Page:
As we all begin mentally preparing to hit the books once again this semester, you might have a few questions about the books themselves. And for good reason — on average, one college textbook costs about as much as a brand new Honda Accord. So before you go putting a down payment on that anthropology textbook, here are a few things to consider.
Do I really need to buy all these textbooks?
Honestly, there’s a good chance the answer is no. If you’re using the Student Stores website to see the textbooks listed for your class, there might seem to be a whole lot of “required” books. The same could sometimes be said if you’re looking at the “required texts” section of your class’ syllabus. However, I’d suggest holding off on buying all the books you see listed until at least the first time your class meets. Your professor or TA will likely be pretty frank with you on how often you actually use the various textbooks that are listed, and if you’re lucky, they might even outright tell you not to buy one or two of them. You can also try digging through websites like RateMyProfessor, but these are definitely less reliable sources.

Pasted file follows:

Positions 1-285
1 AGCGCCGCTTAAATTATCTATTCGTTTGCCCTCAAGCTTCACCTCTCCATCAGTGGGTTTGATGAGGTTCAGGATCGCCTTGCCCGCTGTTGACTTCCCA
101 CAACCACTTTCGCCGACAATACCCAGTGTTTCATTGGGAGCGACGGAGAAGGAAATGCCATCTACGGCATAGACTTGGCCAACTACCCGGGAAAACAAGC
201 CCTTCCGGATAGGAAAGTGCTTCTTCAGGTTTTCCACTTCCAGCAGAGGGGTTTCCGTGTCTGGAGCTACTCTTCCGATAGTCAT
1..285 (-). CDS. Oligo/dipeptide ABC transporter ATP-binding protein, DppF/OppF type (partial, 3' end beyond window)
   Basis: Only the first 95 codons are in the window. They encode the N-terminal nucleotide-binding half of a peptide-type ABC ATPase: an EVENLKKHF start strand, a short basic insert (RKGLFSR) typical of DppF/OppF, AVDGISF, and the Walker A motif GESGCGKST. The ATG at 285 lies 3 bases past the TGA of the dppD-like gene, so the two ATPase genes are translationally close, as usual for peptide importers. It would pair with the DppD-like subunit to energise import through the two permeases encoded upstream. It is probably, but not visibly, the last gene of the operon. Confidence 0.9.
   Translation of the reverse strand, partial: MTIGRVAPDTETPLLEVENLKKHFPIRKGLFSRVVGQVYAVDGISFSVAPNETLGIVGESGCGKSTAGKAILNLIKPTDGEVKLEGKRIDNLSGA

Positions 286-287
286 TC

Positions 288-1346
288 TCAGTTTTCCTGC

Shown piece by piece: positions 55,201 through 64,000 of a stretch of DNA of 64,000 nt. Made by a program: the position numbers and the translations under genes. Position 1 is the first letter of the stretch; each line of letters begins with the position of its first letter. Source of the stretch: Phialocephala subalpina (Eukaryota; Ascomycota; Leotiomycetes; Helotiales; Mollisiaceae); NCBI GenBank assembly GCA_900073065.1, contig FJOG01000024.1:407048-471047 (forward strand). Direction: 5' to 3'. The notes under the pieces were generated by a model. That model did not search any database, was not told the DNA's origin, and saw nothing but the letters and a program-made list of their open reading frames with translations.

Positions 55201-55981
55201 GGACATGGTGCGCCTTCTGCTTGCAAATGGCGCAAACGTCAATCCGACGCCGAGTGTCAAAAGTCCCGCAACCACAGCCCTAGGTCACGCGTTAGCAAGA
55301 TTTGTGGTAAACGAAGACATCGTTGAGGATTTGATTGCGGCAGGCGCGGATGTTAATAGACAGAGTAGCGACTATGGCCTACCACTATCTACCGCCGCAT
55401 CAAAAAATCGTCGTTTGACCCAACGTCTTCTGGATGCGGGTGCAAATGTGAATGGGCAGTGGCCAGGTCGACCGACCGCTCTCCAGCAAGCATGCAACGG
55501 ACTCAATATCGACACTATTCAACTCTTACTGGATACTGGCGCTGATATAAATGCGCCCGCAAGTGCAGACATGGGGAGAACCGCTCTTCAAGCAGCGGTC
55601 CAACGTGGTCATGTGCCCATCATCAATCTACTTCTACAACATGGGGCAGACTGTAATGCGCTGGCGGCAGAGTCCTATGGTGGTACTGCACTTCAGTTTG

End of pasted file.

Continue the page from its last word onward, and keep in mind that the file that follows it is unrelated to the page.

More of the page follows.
Will I be behind if I haven’t done the reading before the first day?
If the reading is assigned from a textbook, no. Professors were students once, too. They realize that sometimes you aren’t able to get the books early, or maybe you joined the class last-minute, or that you just weren’t able to drop a couple hundred dollars on a book for a class you might not even stay in. Do take a look at the syllabus and check for other readings, though — at least in my experience, professors will often provide links to articles or upload pages on Sakai to assign as reading for the first week or so of classes.
Buy or rent?
If you think you’re responsible enough to not lose or severely damage your book, and you’ll remember to return it at the end of the semester, then you should totally consider renting! It can save you a ton of money, and though your bio textbook may feel like an extension of your body by the end of a semester of hauling it around everywhere, I can almost promise you won’t miss it after returning.
It depends on where you rent your book from, but usually you should plan on treating it like a book you’re going to try and sell back to a bookstore at the end of the semester. For Student Stores, at least, this “generally means book spine intact, without excessive damage or any water damage to the cover or contents, all original pages intact, all original components present, and no excessive highlighting, writing or other markings. Normal use highlighting and writing is permitted.” Basically, think of it like a hotel room — you can totally get comfy, but don’t trash it if you want to avoid paying some fees.